Structure is not a template. It’s not a cookie cutter. It’s something that arises organically from the material once you have it. In “The Encircled River” I go to Alaska, and make that trip, and soak up that world. And when you’re up there, the most impressive thing is the cycles of that world. There aren’t any people up there in that Salmon River valley, not even Eskimos. Cycles of one year, five years, a thousand years: all these different cycles spinning around. The cycles of the wildlife, the different species and how they come and go. This sort of gets into your head and keeps going on and on.

But once I started writing, I had to tell a story. It’s the story of a journey. Within that journey certain things happened, such as an encounter with a big grizzly. That grizzly encounter was a pretty exciting thing, and it happened near the beginning of the trip. That was somewhat inconvenient structurally, because it’s such a climactic event. But you can’t move that bear, because this is a piece of nonfiction writing.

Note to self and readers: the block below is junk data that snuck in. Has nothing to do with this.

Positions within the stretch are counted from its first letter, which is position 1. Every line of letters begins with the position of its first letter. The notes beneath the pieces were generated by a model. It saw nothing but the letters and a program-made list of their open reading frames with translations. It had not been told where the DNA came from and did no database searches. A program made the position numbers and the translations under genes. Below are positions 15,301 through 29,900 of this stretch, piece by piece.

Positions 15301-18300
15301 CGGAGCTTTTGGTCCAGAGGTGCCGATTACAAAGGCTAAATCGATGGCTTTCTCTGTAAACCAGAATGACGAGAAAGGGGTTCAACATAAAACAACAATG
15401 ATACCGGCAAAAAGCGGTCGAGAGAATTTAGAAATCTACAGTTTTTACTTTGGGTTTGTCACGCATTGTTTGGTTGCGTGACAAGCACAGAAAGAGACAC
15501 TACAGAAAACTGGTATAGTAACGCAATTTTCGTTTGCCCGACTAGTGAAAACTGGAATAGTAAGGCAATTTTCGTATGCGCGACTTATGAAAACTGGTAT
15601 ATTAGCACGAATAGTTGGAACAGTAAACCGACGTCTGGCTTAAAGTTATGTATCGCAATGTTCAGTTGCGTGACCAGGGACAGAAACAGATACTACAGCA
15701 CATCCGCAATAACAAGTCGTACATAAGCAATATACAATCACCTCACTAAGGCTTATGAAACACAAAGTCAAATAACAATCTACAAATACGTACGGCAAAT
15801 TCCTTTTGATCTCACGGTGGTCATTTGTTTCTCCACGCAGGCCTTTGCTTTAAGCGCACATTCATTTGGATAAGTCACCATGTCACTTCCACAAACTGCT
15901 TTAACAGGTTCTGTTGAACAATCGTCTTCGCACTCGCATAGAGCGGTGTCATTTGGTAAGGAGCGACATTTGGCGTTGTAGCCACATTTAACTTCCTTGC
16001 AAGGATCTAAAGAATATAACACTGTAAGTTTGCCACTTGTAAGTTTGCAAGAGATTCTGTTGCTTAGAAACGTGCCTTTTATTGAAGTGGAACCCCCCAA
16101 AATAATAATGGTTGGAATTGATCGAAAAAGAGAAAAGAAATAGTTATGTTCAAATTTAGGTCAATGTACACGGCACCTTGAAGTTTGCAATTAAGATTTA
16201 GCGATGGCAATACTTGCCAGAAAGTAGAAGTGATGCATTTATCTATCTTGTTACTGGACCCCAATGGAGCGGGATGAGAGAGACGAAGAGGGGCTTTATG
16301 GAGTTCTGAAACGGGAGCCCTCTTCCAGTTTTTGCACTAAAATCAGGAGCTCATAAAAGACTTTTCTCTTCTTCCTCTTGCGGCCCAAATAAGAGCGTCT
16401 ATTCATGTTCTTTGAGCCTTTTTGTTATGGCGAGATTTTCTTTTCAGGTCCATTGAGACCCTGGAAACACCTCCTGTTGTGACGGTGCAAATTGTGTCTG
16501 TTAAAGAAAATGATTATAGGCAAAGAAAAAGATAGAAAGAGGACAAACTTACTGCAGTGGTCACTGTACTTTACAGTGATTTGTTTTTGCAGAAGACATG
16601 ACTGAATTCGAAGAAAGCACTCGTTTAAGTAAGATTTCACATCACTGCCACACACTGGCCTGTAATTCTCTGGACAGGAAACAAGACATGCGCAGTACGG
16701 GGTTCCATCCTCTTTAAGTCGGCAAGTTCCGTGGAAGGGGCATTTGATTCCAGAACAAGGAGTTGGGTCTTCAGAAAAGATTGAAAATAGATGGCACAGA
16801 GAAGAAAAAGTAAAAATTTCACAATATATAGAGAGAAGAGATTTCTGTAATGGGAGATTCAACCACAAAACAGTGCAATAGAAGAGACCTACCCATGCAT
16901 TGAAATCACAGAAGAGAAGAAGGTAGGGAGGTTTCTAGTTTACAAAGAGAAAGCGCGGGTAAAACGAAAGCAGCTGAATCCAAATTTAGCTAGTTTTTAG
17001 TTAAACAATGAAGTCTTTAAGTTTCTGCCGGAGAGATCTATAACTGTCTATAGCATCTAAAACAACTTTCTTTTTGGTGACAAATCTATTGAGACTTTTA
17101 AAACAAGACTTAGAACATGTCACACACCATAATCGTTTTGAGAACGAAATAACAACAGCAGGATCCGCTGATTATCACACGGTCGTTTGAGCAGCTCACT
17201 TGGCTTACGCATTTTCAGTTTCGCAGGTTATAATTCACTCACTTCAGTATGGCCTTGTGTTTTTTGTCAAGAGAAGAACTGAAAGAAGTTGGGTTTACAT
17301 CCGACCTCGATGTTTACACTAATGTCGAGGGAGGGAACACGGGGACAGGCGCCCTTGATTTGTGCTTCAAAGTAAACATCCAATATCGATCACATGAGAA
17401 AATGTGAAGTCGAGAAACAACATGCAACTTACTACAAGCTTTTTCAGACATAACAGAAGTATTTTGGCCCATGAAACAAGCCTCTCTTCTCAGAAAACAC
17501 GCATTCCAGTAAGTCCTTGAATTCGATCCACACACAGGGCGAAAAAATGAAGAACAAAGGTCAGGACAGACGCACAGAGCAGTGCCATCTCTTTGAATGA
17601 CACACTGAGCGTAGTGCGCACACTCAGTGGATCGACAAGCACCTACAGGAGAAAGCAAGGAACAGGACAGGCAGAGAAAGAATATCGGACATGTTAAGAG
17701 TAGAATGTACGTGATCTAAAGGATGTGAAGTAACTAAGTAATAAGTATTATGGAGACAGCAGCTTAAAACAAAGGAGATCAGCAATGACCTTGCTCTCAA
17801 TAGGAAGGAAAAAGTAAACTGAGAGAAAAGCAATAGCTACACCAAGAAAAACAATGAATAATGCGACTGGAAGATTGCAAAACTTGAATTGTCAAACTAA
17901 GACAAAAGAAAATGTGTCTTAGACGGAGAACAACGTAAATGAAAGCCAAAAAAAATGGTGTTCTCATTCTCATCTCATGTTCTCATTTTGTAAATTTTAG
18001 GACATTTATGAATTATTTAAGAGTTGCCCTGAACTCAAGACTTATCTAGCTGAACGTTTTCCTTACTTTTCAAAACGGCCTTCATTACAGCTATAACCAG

But what if you started telling the piece of writing further down the river, I wondered. That way, when you get to the end of the trip, you’re really only halfway through the story. What you do then is switch to the past tense, creating a flashback, and you back up and start your trip over again. By the time you get to that bear, that bear is at the perfect place for a climax. That’s what’s exciting about nonfiction writing. In this case it’s a simple flashback, but it also echoes all these cycles of the present and the past.

Paris Review – The Art of Nonfiction No. 3, John McPhee


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